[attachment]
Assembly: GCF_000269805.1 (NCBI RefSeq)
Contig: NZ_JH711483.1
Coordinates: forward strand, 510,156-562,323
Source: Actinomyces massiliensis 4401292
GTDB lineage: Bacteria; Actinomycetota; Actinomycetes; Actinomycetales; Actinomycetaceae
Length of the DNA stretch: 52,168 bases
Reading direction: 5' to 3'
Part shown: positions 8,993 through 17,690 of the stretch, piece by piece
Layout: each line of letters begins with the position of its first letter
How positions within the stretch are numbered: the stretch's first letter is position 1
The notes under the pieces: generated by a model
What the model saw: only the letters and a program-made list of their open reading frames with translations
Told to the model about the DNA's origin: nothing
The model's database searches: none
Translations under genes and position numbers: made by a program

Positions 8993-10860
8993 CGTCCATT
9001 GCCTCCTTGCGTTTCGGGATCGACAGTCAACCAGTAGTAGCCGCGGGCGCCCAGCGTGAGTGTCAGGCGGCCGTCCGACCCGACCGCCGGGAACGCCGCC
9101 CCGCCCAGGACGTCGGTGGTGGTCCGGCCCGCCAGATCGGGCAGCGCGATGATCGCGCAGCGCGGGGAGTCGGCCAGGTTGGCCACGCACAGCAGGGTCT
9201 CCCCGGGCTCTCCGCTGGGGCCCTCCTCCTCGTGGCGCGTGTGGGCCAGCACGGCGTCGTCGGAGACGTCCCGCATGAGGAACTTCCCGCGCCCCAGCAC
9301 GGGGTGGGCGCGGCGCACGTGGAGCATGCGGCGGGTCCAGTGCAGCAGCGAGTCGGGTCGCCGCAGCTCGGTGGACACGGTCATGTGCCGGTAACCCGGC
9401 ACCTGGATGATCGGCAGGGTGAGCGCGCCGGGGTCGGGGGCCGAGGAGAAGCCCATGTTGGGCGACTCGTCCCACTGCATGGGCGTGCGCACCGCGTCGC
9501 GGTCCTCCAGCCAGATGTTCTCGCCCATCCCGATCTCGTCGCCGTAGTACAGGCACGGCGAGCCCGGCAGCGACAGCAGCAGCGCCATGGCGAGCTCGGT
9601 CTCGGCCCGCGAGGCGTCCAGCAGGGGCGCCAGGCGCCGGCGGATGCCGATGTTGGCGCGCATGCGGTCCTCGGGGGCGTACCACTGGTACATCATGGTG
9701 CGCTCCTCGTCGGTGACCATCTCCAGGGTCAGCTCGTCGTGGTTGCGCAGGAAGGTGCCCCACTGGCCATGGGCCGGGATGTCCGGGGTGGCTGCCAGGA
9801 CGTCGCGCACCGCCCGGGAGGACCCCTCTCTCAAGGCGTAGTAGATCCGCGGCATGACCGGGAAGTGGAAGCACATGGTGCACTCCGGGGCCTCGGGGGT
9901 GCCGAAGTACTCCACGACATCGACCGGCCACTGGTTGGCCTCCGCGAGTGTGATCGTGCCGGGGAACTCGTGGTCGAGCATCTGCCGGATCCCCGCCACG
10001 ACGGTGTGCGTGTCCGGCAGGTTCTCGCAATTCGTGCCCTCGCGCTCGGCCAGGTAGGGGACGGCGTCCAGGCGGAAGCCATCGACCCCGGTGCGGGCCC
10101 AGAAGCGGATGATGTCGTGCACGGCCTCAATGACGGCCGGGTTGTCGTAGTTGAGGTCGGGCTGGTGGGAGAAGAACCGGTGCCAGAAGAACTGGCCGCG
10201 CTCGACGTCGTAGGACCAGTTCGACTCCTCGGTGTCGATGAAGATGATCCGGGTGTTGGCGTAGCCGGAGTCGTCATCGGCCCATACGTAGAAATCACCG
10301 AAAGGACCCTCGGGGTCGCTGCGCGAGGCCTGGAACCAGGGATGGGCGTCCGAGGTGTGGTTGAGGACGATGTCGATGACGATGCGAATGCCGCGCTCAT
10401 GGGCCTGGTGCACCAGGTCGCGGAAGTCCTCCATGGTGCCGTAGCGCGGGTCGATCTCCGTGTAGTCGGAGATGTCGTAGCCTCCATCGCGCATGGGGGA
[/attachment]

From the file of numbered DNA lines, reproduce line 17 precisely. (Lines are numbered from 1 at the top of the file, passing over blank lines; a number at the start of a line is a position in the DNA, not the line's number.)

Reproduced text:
8993 CGTCCATT